Perhaps inspired by Jasper Johns, Bowling began sticking found objects onto his canvases. These included plastic toys, packing material and oyster shells. As well as acrylic paint, he also used acrylic gel, acrylic foam, chalk, beeswax and glitter, all of which added to the texture of the final outcomes. Bowling tended to stick the items onto the canvas before applying paint using his pouring method. The weight and fluidity of the mixture occasionally dragged the items downwards into unplanned positions. Towards Crab Island (1983) is an example of this.

As always, Bowling named his paintings after they had been created and they were usually an unplanned experiment. During a summer residency at Skowhegan School of Painting and Sculpture, Maine, however, Bowling was inspired by the rural landscape and forests, which he attempted to explore in his work. Without changing his method of working, Bowling produced Wintergreens (1986) using earthy colours to represent the scenery. He added several strips of acrylic foam, almost reverting to his geometric patterns from the 1960s. Although the paint obscures most of the found objects, there is apparently a cap of a film canister and a plastic toy owl hidden on the surface.

In 1987, Tate acquired its first painting by an artist of Afro-Caribbean descent: Frank Bowling’s Spreadout Ron Kitaj (1984-6). The title pays homage to Bowling’s fellow student at the RCA, R.B. Kitaj. Once again, Bowling created a design with acrylic foam, which was then dislodged when the paint was added. He describes these strips of foam as “the ribs of the geometry from which I worked.” Amongst the strips are bits of plastic jewellery, toys and oyster shells.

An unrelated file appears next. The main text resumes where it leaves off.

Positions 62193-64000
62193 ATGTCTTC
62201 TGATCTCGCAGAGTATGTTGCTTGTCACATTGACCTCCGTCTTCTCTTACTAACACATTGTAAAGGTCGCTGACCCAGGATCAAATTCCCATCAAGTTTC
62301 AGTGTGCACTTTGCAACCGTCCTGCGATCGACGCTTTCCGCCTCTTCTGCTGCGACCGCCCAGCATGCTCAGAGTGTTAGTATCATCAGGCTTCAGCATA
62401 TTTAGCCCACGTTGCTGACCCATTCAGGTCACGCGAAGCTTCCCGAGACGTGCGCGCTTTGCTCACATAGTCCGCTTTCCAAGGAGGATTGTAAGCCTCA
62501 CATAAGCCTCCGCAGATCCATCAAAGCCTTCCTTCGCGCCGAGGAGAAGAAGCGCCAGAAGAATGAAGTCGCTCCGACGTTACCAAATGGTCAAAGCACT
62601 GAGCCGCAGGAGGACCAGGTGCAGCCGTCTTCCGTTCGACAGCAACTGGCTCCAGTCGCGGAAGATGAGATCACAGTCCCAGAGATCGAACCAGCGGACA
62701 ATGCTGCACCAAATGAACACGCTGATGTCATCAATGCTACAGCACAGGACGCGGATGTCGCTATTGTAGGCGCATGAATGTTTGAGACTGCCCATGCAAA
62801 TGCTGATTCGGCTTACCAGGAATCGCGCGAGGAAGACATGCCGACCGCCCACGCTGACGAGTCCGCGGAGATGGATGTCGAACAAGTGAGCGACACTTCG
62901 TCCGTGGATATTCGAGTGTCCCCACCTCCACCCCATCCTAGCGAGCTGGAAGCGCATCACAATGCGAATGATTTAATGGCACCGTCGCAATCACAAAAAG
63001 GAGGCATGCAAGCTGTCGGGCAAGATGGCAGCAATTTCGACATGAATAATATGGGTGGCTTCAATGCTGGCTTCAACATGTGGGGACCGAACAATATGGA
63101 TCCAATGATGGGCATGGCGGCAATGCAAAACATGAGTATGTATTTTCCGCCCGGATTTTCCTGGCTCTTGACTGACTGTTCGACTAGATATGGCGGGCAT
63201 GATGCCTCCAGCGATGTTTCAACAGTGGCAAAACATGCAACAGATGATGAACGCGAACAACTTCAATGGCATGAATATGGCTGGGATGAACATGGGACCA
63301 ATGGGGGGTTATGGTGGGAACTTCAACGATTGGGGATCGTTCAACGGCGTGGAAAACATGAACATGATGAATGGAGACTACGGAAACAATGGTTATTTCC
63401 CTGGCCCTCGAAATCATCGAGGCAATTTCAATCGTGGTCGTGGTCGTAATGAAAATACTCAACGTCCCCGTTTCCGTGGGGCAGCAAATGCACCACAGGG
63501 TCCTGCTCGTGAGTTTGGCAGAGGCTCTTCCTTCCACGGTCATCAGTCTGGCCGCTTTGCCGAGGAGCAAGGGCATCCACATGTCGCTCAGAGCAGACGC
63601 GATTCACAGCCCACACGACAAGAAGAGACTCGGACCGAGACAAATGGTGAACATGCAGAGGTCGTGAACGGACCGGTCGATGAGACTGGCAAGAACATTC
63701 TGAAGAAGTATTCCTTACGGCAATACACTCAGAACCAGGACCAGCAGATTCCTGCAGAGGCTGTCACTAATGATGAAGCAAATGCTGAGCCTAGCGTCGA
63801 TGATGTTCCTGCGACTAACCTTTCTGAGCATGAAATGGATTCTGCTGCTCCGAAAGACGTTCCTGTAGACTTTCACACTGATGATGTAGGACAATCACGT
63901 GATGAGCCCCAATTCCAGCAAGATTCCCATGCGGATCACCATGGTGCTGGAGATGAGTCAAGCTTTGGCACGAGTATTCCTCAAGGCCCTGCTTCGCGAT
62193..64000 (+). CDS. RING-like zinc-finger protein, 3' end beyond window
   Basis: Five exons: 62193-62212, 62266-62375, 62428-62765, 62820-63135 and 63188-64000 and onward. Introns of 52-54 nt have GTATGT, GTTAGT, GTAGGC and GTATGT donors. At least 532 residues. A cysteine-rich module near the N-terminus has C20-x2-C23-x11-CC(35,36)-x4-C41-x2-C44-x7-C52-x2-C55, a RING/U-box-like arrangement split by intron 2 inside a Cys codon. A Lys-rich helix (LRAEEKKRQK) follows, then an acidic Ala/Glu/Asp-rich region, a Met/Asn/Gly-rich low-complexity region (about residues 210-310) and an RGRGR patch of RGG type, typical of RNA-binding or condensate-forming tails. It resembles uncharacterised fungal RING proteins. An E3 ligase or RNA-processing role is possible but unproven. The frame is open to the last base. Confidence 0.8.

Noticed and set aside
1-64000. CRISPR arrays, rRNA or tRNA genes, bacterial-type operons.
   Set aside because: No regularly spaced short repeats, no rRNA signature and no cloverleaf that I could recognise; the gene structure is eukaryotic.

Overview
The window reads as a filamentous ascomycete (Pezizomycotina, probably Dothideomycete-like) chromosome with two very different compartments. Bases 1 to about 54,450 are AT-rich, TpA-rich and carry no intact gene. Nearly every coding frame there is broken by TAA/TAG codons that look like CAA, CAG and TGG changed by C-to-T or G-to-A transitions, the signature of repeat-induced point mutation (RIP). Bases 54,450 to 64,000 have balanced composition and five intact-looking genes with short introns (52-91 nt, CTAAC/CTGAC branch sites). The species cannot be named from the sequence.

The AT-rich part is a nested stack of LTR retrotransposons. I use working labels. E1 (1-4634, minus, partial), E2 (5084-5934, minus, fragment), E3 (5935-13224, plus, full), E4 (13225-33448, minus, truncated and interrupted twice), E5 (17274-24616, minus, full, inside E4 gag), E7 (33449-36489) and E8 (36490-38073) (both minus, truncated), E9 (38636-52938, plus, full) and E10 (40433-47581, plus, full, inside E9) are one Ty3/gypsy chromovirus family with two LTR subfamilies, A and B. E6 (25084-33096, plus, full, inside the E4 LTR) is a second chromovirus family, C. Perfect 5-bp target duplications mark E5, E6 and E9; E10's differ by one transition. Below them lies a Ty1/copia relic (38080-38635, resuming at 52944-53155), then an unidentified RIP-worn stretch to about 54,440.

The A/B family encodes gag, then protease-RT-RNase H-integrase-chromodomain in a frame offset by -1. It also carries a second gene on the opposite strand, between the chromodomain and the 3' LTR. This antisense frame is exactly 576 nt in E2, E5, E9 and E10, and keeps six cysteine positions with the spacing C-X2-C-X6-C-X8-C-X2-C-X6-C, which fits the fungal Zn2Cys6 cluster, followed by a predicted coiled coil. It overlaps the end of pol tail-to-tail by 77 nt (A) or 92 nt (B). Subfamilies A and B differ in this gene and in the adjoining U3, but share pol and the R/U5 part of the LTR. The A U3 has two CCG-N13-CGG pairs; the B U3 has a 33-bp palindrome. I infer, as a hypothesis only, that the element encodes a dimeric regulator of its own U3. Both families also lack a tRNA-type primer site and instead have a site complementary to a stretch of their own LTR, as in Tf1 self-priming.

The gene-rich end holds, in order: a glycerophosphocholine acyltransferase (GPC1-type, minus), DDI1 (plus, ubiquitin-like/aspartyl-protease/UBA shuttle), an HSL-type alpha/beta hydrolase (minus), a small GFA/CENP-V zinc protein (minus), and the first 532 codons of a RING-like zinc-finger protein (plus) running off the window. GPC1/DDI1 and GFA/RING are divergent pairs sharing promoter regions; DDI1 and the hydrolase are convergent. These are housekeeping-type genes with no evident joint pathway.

Bowling’s engagement with colour came to a height at the end of the 1980s. With landscape artists such as Turner, Constable and Thomas Gainsborough (1727-88) in mind, Bowling began work on a series titled Great Thames. Two examples are on display in the exhibition. His choice of colour and luminous paint capture the play of light on the water at different times of the day.

“It’s exciting and challenging to work in London, Turner’s town, and the pressures of the weight of British tradition is exhilarating.”
– Frank Bowling
b80dd2b12e7edf05b4f8669d9cabd12a

Sacha Jason Guyana Dreams, 1989

In 1989, Bowling was persuaded to participate in The Other Story: Afro-Asian Artists in Post War Britain at the Hayward Gallery. Despite his scepticism about being labelled by his ethnicity, curator Rasheed Araeen (b.1935) convinced him it was worth taking part. At this time, Bowling was thinking a lot about Guyana and his childhood, particularly following the death of his mother in 1988. Accompanied by his son Sacha, he returned to Guyana where he produced paintings based on the landscape. In 1990, Bowling purchased a loft studio in Dumbo, Brooklyn and split his time between London and New York.

In 1993, Bowling made his first trip to Africa to attend A/Cross Currents: Synthesis in African Painting in Senegal where he won the Pollock-Krasner award. He won the award again in 1998.

In the 1990s, Bowling experimented with composition, occasionally sewing more than one completed canvas together, for example, Girls in the City (1991). He also began to work on smaller canvases than in the past and began to reduce the number of found objects he incorporated into his work. He stopped using acrylic foam completely and smoothed the acrylic gel with a spatula, rather than leaving it to dry in textured lumps. Bowling stated the reason he stapled seven canvases together in Girls in the City was to represent “the way people structure themselves … we live in buildings and express life in opposition to minimalism, enclosure and death.”